Sertorio, true to form you mention "American domination" but did it ever occur to you that it was precisely because of an American backed global web of international agreements on free trade (known as GATT - the General Agreement on Tariffs and Trade: co-founded by the USA and UK in 1944) that Japan was able to do it? It was the American willingness to forgive former WW2 enemies and include them in the GATT open markets network that permitted both western Germany and Japan to revive and prosper via international trade (combined, of course, with the propensity for hard work and enterprise that both nationalities are, or were, well endowed with). The USA to this day remains a top external market for surplus products of both countries along with the prime investment destination for their trade surplusses . If the USA seems somewhat dominant in the world at large over the past 7 decades I suggest that it is more because of this kind of enticing "soft power" rather than through your vision of (Soviet Union style/) force of arms and strong arm diplomacy. For someone who claims an academic degree in economics your apparent ignorence of this long lived feature of our familar modern world seems profound.

By the way: GATT has in more recent times been renamed the World Trade Organisation (or WTO).

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Sertorio
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Re: Japan off the rails?

Post by Sertorio » Sun Jan 02, 2022 3:01 pm

neverfail wrote:
Sun Jan 02, 2022 2:37 pm
Thanks fellows for your contributions so far.

I do not know the reasons and am seeking answers. Japan has been a good trading partner for and friend of my country so I would like to see it prosper more.

Post World War Two Japan's fortunes seems to have gone through 3 or 4 phases of evolution. After American post-war occupation ended in 1951 and national soverignty restored Japan underwent a decade of recovery. Then from about 1960 onward, having discovered the utility of international trade, it's economy really took off recording annual growth rates not unlike those of the PRC in more recent memory. in the 1980's decade it entered bubble economy mode with warning signs of a crash to come (which no one seemed to take note of). The (stock market and property price) crash came in 1989 and the country has been marooned in stagnation mode ever since.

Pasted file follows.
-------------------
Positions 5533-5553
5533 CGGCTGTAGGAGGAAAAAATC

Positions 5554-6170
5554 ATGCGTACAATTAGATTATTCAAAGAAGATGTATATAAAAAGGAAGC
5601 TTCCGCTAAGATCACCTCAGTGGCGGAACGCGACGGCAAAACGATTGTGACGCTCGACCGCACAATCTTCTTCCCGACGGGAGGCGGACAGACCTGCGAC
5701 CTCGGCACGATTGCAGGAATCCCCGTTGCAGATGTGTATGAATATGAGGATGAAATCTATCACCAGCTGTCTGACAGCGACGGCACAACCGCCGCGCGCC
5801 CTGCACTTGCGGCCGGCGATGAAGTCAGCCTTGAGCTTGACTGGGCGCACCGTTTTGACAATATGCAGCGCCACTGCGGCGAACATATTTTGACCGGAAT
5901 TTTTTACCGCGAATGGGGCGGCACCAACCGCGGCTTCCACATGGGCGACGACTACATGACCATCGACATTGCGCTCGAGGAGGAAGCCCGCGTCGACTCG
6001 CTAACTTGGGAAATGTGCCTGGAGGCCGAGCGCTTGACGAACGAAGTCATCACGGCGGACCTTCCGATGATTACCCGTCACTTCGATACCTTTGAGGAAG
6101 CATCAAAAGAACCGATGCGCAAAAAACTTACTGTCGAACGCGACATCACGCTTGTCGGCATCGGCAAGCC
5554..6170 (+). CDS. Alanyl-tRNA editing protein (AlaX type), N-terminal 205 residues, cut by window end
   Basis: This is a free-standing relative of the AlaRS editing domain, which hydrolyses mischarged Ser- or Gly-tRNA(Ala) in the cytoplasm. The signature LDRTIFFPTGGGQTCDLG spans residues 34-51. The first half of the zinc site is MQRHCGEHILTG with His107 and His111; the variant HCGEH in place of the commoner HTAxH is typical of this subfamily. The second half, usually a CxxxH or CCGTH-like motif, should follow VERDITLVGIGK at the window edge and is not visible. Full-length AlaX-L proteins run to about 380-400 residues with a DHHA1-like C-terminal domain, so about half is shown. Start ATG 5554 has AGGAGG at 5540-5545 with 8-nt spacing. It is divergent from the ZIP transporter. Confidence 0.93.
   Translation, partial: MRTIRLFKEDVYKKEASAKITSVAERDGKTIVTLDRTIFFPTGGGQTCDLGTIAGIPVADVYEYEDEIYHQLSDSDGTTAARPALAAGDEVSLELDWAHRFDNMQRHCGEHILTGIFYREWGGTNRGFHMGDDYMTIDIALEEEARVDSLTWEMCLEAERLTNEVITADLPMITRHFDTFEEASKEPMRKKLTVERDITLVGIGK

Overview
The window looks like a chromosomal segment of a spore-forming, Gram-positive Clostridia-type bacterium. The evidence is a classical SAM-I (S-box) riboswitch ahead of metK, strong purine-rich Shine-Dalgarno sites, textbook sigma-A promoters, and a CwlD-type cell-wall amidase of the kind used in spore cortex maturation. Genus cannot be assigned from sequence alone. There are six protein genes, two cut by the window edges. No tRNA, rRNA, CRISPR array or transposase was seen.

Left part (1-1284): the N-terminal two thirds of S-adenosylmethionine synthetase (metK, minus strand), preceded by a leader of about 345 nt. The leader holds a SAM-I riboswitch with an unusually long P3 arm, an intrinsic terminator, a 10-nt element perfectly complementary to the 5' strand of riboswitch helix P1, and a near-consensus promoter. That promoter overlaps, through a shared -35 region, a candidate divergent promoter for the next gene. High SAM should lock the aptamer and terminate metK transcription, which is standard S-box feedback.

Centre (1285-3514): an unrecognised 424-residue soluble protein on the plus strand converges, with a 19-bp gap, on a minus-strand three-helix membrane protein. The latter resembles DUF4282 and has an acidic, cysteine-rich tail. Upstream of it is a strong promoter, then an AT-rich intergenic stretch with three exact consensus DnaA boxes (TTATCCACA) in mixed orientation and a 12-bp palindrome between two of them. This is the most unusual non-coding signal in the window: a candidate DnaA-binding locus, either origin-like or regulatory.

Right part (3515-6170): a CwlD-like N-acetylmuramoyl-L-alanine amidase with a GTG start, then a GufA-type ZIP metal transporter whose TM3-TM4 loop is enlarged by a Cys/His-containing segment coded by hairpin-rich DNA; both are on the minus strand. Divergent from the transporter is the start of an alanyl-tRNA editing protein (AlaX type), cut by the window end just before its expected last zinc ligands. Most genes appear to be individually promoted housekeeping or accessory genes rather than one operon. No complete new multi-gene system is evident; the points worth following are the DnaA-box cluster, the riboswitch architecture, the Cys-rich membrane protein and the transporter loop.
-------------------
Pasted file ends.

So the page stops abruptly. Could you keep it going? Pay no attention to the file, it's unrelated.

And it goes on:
................................................................................................................................

Sertorio, true to form you mention "American domination" but did it ever occur to you that it was precisely because of an American backed global web of international agreements on free trade (known as GATT - the General Agreement on Tariffs and Trade: co-founded by the USA and UK in 1944) that Japan was able to do it? It was the American willingness to forgive former WW2 enemies and include them in the GATT open markets network that permitted both western Germany and Japan to revive and prosper via international trade (combined, of course, with the propensity for hard work and enterprise that both nationalities are, or were, well endowed with). The USA to this day remains a top external market for surplus products of both countries along with the prime investment destination for their trade surplusses . If the USA seems somewhat dominant in the world at large over the past 7 decades I suggest that it is more because of this kind of enticing "soft power" rather than through your vision of (Soviet Union style/) force of arms and strong arm diplomacy. For someone who claims an academic degree in economics your apparent ignorence of this long lived feature of our familar modern world seems profound.

By the way: GATT has in more recent times been renamed the World Trade Organisation (or WTO).
But the fact is that the people of Okinawa have for years demanded the withdrawal of US troops from the island, and neither the US nor the submissive Japanese government have paid any attention to that persistent demand. Not bad for "soft power"...

neverfail
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Re: Japan off the rails?

Post by neverfail » Sun Jan 02, 2022 10:05 pm

Sertorio wrote:
Sun Jan 02, 2022 3:01 pm
neverfail wrote:
Sun Jan 02, 2022 2:37 pm
Thanks fellows for your contributions so far.

I do not know the reasons and am seeking answers. Japan has been a good trading partner for and friend of my country so I would like to see it prosper more.

Post World War Two Japan's fortunes seems to have gone through 3 or 4 phases of evolution. After American post-war occupation ended in 1951 and national soverignty restored Japan underwent a decade of recovery. Then from about 1960 onward, having discovered the utility of international trade, it's economy really took off recording annual growth rates not unlike those of the PRC in more recent memory. in the 1980's decade it entered bubble economy mode with warning signs of a crash to come (which no one seemed to take note of). The (stock market and property price) crash came in 1989 and the country has been marooned in stagnation mode ever since.